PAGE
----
The US regulatory bodies have lifted a ban on cruising to and from US ports. But you still (probably) can’t sail.
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The United States Lifted “No Sail” Order
The CDC has lifted its No Sail order set by the CDC earlier this year due to COIVD-19. The order was particularly important at the time because some of the first cases of mass infection took place on ships. The Diamond Princess passengers visiting Asian ports spent nearly a month at sea once a large outbreak was detected.
Cruise ships were not designed to be particularly robust when faced with contagious viruses or diseases. In fact, the prior year the norovirus had been an issue as well. Close quarters, stops at foreign ports, many touchpoints, and common serving areas are all elements that would pose a threat to social distancing and the health and safety requirements most businesses and transport providers have adopted.
There Are Cruise Ships Sailing
As part of the conditional lifting of the No Sail order, there are two ways to get on a cruise ship from the US in 2020. The first is fairly straight forward. Norwegian is offering a five-night departure from Miami to Key West and three stops in the Bahamas before returning home. Interested cruisers might want to book through a travel agency to ensure they are able to navigate the waters through the conditional period.
The other way to get on a ship is a bit less straight forward, but also, more interesting.
“Later phases involve “mock voyages,” with volunteers playing the role of passengers to test virus mitigation strategies on trips. Once ships have met certain requirements, they will be certified to begin operations with real passengers.” – Forrest Brown and Lauren Mascarenhas, CNN
My estimate, which is pure conjecture, is that the ships (and government agencies) will want to demonstrate a variety of passenger types and scenarios. This will have to include those who have been infected with COVID-19 in the past and have the antibodies, those who have neither the antibodies nor have tested positive in the past, and… again, conjecture… someone infected with the virus. My theory is that to prove ships have truly mitigated the risk, they have to present that there was a risk in the first place.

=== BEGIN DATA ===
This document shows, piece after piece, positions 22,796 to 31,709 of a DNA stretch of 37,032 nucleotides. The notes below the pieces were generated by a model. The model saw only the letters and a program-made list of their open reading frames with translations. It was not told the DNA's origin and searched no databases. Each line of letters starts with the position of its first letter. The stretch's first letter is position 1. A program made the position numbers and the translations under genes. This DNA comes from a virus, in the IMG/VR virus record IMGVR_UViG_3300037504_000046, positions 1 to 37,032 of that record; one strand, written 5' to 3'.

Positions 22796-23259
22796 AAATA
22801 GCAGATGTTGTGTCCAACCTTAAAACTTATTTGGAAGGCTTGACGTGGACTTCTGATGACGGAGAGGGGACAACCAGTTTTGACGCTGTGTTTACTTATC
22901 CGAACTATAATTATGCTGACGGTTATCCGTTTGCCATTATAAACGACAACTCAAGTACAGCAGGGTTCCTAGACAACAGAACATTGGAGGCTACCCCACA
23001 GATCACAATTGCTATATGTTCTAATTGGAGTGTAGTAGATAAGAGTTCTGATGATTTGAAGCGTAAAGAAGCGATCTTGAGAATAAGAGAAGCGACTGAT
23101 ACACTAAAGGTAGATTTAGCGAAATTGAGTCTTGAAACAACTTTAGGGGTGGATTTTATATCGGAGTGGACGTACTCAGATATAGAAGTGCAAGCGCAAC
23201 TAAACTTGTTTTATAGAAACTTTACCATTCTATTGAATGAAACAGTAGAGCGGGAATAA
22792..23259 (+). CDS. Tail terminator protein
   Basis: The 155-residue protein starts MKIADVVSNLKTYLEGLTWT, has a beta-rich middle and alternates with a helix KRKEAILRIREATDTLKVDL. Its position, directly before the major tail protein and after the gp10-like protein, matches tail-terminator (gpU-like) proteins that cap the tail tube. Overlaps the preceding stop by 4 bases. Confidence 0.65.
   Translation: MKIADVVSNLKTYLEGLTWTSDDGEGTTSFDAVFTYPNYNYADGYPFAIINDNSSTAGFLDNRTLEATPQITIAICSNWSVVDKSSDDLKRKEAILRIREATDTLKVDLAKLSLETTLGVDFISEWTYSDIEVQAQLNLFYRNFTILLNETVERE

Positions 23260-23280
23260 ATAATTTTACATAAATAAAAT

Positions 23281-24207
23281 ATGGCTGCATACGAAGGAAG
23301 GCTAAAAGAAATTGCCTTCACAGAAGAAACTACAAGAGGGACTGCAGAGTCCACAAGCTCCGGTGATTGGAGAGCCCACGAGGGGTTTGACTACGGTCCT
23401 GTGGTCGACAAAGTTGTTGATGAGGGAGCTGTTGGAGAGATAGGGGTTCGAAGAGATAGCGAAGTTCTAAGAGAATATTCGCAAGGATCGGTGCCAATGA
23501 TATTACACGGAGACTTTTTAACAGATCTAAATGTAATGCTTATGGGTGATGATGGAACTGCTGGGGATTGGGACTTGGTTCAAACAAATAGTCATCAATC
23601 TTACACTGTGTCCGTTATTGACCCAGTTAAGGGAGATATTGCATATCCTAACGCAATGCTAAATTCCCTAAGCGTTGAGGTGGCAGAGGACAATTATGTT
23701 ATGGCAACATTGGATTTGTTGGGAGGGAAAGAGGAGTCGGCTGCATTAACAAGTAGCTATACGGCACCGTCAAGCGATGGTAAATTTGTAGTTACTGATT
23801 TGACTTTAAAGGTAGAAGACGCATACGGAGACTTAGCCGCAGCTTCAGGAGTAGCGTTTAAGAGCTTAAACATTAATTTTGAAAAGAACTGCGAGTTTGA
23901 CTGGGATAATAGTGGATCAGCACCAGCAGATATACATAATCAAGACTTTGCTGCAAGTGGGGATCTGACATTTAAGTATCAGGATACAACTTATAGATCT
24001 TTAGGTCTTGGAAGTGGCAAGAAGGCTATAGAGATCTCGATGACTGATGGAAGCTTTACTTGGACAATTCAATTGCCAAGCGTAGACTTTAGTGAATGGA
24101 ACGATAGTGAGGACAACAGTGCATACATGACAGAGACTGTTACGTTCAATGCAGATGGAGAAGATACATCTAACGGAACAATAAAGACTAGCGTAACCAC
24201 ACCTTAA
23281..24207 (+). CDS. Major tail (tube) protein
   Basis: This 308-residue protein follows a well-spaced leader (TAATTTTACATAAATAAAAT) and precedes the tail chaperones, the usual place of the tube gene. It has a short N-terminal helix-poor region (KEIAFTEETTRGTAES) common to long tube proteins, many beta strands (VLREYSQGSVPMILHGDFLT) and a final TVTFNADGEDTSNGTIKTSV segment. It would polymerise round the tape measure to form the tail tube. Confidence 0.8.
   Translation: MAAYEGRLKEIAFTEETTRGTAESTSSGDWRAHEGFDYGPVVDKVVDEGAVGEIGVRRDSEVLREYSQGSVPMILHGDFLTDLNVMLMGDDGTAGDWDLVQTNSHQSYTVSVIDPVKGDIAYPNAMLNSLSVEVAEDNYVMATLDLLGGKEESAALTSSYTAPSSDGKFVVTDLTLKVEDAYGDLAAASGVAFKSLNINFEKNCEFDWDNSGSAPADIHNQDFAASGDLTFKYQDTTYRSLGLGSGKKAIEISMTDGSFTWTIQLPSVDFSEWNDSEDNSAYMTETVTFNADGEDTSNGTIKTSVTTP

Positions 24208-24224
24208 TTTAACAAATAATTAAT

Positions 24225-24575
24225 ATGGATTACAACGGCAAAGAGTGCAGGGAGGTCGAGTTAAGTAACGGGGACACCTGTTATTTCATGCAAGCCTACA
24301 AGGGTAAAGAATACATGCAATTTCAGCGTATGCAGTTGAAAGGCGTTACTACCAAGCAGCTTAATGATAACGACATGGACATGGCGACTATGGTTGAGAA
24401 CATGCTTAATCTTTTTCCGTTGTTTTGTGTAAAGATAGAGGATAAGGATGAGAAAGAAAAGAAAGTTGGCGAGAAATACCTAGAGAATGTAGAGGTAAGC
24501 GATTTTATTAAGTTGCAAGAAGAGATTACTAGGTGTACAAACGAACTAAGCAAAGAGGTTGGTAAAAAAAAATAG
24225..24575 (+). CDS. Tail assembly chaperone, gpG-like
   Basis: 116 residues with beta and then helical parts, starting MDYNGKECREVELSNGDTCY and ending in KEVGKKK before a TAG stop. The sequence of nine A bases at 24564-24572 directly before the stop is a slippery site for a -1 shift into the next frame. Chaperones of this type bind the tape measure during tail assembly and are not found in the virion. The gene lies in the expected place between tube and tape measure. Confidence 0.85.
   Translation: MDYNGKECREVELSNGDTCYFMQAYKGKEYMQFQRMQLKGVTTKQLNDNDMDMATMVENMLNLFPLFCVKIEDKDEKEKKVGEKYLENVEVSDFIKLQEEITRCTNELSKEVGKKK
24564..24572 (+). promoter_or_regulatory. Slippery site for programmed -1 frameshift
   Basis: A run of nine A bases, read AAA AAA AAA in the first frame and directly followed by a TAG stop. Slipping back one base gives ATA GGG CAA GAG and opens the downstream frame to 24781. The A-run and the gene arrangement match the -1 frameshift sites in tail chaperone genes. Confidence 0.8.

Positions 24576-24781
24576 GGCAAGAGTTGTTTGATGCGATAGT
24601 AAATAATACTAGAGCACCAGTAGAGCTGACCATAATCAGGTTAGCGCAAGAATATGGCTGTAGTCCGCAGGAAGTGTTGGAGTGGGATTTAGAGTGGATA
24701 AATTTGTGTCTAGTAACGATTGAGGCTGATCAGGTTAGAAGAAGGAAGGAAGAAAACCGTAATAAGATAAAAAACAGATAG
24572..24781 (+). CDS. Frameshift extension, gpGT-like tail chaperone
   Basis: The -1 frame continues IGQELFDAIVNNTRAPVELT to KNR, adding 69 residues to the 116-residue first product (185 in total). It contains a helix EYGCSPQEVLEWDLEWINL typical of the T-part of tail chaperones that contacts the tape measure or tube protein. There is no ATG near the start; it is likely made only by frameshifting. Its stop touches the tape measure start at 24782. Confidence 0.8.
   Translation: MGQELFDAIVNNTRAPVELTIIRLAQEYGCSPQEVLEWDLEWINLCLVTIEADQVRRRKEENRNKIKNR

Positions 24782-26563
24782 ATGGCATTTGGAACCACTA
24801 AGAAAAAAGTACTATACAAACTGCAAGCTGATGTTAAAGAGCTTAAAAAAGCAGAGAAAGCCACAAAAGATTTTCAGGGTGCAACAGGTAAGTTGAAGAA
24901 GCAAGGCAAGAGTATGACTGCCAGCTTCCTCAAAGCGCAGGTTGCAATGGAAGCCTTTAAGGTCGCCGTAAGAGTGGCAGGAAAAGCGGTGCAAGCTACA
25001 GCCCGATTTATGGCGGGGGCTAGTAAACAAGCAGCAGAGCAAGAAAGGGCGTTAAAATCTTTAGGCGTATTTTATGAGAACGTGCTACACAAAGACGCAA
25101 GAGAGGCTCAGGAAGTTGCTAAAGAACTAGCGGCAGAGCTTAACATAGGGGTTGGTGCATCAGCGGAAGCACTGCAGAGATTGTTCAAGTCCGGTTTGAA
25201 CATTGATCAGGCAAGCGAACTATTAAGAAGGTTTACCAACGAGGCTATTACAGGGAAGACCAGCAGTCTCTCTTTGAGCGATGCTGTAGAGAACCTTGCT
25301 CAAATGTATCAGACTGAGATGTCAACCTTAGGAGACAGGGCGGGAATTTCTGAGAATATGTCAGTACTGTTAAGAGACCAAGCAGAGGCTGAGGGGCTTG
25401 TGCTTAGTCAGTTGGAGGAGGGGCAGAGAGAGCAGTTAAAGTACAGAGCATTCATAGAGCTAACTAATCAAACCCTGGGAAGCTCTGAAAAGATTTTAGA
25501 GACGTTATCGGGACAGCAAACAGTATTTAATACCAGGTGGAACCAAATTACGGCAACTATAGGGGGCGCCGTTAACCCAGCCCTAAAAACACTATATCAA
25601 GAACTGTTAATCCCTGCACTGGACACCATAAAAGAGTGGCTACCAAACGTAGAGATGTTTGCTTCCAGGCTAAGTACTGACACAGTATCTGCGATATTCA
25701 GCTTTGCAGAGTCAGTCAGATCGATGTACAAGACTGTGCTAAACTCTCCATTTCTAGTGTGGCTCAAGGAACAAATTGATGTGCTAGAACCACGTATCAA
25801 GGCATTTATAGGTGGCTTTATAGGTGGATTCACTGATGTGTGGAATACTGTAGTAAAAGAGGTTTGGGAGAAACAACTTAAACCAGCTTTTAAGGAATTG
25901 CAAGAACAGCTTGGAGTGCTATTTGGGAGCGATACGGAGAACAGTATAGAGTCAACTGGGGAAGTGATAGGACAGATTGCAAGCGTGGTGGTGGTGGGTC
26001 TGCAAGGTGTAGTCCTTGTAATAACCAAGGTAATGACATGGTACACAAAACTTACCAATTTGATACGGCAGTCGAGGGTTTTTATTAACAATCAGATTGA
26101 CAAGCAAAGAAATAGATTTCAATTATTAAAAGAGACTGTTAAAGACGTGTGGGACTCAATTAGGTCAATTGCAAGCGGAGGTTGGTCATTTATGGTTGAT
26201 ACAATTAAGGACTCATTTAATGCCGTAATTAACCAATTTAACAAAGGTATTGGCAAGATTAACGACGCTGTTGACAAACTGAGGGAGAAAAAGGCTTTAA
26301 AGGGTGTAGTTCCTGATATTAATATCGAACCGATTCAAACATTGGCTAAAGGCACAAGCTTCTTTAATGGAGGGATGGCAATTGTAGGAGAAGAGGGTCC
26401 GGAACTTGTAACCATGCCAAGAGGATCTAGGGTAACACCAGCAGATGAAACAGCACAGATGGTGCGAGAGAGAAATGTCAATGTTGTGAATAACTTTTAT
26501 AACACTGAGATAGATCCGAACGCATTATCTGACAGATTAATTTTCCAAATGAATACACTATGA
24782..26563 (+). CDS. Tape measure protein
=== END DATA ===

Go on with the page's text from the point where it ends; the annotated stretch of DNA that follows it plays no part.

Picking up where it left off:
It’s also possible that ships move to a modified version of the “Hawaii” model in which all passengers must test negative prior to embarkation – no quarantine waivers permitted. This would demonstrate a way of moving forward that seems inline (if not lockstep) with some countries/states and United’s latest move.
Even After Passengers Are Allowed Back, Limitations in Place
There are limitations that will remain in place once passengers are allowed to hit the high seas again. Cruise lines are clearly not confident in passengers returning in November, there are no scheduled departures. Even in December, I found just one opportunity to sail. Adding back inventory will take time. Crews will need to reposition at ports, ships will need to come out of storage, the new COVID-19 measures installed, training – it won’t be fast.
Even if cruise lines had already moved ships and crews back into place and installed the measures while shut down, they wouldn’t be able to sell tickets without knowing when they could depart. As such, it’s unlikely we will see more than the single cruise listed and those “mock voyages” the CDC outlined.
Once cruising resumes (January has plenty of dates available), capacity constraints may be an issue. Right now, there are plenty of incentives to get paying customers back on ships. But if there is pent up demand (Allegiant saw a glimpse of this when COVID-19 numbers dropped and restrictions briefly lifted in June), those sailings may sell out quickly. Cautious cruise lines, though in desperate need of cash, may exercise restraint in adding back ships and crews only to have a new No Sail order placed on them if virus numbers rise again.
Lifting the No Sail order is welcome progress. Changes that the cruise lines have proposed/implemented must have been substantial enough to warrant the CDC lifting its order (though still not recommending leisure cruising.) I agree with the testing model of mock cruises and also agree that capacity limitations should be in place. Adding safety measures should help as will more caution exercised by crews and travelers.
What do you think? Will you sail soon? Is there a metric or condition that would need to be met before you feel comfortable sailing again?
Since my first passenger ship voyage (Le Havre to New York aboard the FRANCE in 1971) I’ve sailed aboard more than 80 ships. I love being at sea. But until there’s a vaccine and I’m convinced it’s safe to take a cruise, I’m not going anywhere. I think it will be 2022 before cruise lines are up and running again. Those cruise lines that survive that is…
Until an effective vaccine is developed the only cruising I’ll see is the ducks cruising on my pond. Already had my pandemic cruise experience earlier this year stuck at sea off the coast of Africa on an uninfected ship skirting a bunch of infected countries. Wish you have better luck with rapid testing for travel than the White House had.
I had a “pandemic cruise experience” as well. On March 13th I was aboard a cruise ship in Dubai, having flown-in to take a long-anticipated, two-week cruise through the Suez Canal to Athens. Before the ship had even left the pier, we were informed over the PA system that the cruise had been cancelled. This announcement came just as we’d finished unpacking…